There are no words

This is not a normal Talk Wordy to Me post, but it's something I needed to write. Back to regular posts tomorrow. When I was a senior in high school, I forgot my best friend's seventeenth birthday. I felt like hell when I realized it, especially since he had remembered my eighteenth the week before.

It wasn't a mistake I repeated. But I didn't have many more chances. Christian Jones died in a car accident when he was nineteen.

Today would have been Chris's twenty-fifth birthday. He never made it past his freshman year of college, never became an engineer like he was studying to be at the University of Pittsburgh. He died only a few weeks after he got his driver's license. He'd failed the test probably five times, every time on some small technicality. It frustrated him to no end, and I made fun of him all the more for that.

I'd say I wish he'd failed the test one more time, but I don't. He wanted that license, and I've never second-guessed that. Not because I think there was any higher power that had Chris's death in his plan. I don't. It's just that there's no way to foresee the consequences of our actions, and I don't think it's worth debating the might-have-beens.

Like how he'd asked me to hang out that day. I didn't because I was going to see the second Matrix movie with my girlfriend. If I hadn't, who knows if he would have gone out on a long drive that August night to visit friends at a camp? And then fallen asleep at the wheel on the way home.

Doesn't matter. It's what happened.

There are lots of little things I still have that he gave me. A collection of pirated 80s music. Postcards from trips to Italy, Germany, Normandy, and the Badlands of South Dakota. The things he taught me about carpentry and building computers. The things he taught me about being a friend.

The knife he gave me for the eighteenth birthday he didn't forget.

I wrote a eulogy for Chris that I never got to give. There were hundreds of people at the funeral -- many had to sit in an overflow room at his church -- and too many wanted to speak about him. Everyone just said a few words.

Here's what I wrote that August five and a half years ago:

Chris meant a lot of things to a lot of people. He was a builder, an explorer, an engineer, and as he liked to say, a problem-solver. Chris was always trying something new, and he was always planning some project to help someone else. One of the best memories I have of Chris is working long hours after school on the sets for the plays at Central. He just took such joy in creating something. The time we spent together under the stage building, listening to music, singing, and talking about the lives we were living sealed our friendship.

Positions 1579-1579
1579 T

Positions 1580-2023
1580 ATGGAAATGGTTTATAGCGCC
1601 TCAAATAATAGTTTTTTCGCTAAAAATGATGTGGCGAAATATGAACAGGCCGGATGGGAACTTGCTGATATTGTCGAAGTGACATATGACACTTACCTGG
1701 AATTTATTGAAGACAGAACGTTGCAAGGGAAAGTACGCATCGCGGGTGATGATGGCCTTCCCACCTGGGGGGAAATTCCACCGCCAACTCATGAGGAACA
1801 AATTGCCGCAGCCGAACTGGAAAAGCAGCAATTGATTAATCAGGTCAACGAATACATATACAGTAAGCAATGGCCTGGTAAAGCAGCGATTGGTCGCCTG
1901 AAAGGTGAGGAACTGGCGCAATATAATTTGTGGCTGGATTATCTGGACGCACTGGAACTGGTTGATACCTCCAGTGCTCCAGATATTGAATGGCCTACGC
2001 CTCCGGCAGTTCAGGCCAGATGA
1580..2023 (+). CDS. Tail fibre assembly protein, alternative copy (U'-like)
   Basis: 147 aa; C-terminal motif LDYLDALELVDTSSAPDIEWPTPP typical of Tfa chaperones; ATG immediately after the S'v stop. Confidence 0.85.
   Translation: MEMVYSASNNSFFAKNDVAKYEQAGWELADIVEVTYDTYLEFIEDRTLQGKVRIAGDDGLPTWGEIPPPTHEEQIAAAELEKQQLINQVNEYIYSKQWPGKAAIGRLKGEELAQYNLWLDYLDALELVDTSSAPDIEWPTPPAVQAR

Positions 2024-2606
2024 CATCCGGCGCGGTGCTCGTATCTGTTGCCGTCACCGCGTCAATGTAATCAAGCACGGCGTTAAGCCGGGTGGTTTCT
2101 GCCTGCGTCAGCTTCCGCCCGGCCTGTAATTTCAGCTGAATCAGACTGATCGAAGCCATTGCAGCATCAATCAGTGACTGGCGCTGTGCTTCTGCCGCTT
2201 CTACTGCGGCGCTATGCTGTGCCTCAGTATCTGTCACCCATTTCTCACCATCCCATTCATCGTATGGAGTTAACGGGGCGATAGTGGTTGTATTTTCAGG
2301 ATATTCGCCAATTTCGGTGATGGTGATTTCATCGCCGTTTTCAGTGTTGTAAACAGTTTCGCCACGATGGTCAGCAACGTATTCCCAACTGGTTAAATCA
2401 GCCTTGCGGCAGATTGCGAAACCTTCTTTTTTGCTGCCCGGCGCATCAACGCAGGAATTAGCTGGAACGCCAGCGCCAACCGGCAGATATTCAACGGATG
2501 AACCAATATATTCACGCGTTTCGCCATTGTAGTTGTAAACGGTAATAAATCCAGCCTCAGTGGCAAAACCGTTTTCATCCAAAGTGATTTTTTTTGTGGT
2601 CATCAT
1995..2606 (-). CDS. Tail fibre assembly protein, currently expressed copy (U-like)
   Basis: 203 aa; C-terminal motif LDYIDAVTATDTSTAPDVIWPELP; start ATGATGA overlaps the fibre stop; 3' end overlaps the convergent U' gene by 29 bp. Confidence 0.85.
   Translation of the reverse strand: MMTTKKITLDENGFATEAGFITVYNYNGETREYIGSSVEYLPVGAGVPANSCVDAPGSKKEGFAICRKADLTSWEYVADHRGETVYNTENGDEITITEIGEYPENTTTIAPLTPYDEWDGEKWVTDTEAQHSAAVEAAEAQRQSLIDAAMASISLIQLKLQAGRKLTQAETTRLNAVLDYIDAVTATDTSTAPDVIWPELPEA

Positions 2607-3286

And that was what Chris was most of all, a friend. You couldn't help but be friends with him; he didn't really give you any other choice. He was my first good friend in high school, and he soon became my best friend. I was a shy kid, and Chris helped draw me out of my shell. He was the first person outside of my family who was genuinely interested in who I was and where I wanted to go in life.

Our friendship wasn't just a thing of high school, like so many of those we forge in those years. The two years since I graduated were just as good as the three we were at Central together. We saw plays, built computers, and wandered around Best Buy, talking about all the gadgets we couldn't possibly afford. He showed me around Pittsburgh when I went out to visit him at school, and we took a road trip to Ohio in June. Chris was going to take me to San Francisco with his frequent-flier miles; he wanted to get me out into the world, a world that at age 19 he had already explored as much as many people three times his age.

Chris lived a life that was fuller than anyone else that I knew. He taught me about carpentry, computers, stereo equipment and getting the best deal on whatever we were trying to buy that particular week. He taught me how to be myself and to never be afraid to show others who I was or to be ashamed of what I wanted.

And he taught me what it meant to be a friend. Chris always had time for me, no matter how busy he was or what else he wanted to do. We argued a lot, but in a good way, bouncing ideas off each other like ping-pong balls and learning who we were and what we stood for in the process. We grew together, but we never stopped being who we were.

I don't know how else to put it: I loved Chris, and he gave me more in the five years we spent together than I could hope to get in many lifetimes. I feel blessed and privileged to have known him, and I will miss him more than I can ever express in these words.

Happy birthday Chris.